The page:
SEM Findings

      Inner ears from 2-, 4-, and 8-week-old mice were isolated; the round and oval windows were cleared; and the cochlear apex was pierced to allow thorough perfusion of the fixative. Inner ears were fixed in 2.5% glutaraldehyde in 0.1 mol/L sodium cacodylate buffer (pH 7.4) with 3 mmol/L CaCl2 for 3 hours at room temperature. Tissue was then washed in PBS and further dissected to reveal the cochlear SE by removing the bony shell of the cochlea, the stria vascularis, and the Reissner's and tectorial membranes. Cochlear specimens were incubated in osmium tetroxide for 2.5 hours, washed thoroughly, dehydrated through an ethanol gradient, and then critical point dried (CPD030; Bal-Tec GmbH, Schalksmuhle, Germany). Tissues were mounted on scanning electron microscopy (SEM) stubs using conductive silver paint, then gold coated approximately 10 nm using an Edwards S150B sputter coater (Edwards High Vacuum Inc., Crawley, West Sussex, UK), and viewed using a Philips XL30 FE Scanning Electron Microscope (Philips Electron Optics, Eindhoven, the Netherlands).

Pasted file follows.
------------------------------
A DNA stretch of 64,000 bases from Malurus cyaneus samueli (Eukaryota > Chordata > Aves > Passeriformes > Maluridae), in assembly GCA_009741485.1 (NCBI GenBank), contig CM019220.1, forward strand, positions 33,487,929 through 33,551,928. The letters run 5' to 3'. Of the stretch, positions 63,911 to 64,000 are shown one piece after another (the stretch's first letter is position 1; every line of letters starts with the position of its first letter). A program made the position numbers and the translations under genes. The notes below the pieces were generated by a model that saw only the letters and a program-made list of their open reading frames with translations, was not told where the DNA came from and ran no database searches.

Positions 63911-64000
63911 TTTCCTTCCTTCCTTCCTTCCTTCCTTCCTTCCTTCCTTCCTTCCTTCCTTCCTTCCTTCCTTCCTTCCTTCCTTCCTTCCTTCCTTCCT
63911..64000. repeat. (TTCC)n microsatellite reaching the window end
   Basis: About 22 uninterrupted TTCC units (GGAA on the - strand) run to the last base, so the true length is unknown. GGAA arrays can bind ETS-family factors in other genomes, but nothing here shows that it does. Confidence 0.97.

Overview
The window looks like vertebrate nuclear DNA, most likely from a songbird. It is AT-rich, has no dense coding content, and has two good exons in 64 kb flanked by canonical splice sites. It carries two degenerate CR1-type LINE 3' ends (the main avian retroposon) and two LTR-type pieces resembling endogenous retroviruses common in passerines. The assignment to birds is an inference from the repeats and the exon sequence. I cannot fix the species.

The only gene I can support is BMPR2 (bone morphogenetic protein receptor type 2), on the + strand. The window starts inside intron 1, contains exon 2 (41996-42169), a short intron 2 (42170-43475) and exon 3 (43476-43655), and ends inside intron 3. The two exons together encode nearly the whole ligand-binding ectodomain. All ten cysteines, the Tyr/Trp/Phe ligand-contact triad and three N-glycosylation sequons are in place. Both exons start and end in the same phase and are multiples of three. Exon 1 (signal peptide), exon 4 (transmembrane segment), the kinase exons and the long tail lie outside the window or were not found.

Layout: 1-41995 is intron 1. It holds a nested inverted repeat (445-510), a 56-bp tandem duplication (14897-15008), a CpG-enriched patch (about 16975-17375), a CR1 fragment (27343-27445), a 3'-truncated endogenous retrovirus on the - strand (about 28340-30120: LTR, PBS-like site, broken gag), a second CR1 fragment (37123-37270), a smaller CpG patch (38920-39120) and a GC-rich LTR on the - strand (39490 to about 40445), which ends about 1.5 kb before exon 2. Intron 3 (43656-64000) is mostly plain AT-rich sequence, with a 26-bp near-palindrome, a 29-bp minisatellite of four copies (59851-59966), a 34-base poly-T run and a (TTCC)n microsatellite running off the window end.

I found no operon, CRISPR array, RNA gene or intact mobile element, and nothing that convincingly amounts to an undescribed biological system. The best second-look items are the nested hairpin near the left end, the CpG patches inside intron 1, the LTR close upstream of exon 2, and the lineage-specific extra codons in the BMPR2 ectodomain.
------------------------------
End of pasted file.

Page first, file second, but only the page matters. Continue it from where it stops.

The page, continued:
Results

      Baringo, nice, and stitch Mutants Harbor a Point Mutation in the Tmc1 Gene

      Genome-wide homozygosity mapping, followed by fine mapping, in the baringo mutant located the deafness locus to mouse chromosome 19, between 18.37 and 22 Mb. Sequence analysis of Tmc1 revealed a novel mutation, an A-to-G transition at nucleotide position 545 in exon 8, that results in the amino acid substitution of Tyr182 to a Cys (Tmc1p.Y182C) (Figure 1B). Sequencing of nice-mutant mice uncovered a novel mutation, a T-to-C transition at nucleotide position 1345 in exon 13, that changes Tyr449 to a His (Tmc1p.Y449H) (Figure 1C). Tmc1 was also mutated in the mouse strain stitch. The mutation, a G-to-T transition at nucleotide position 1661 in exon 15, results in the amino acid substitution of Trp554 to a Leu (Tmc1p.W554L) (Figure 1A).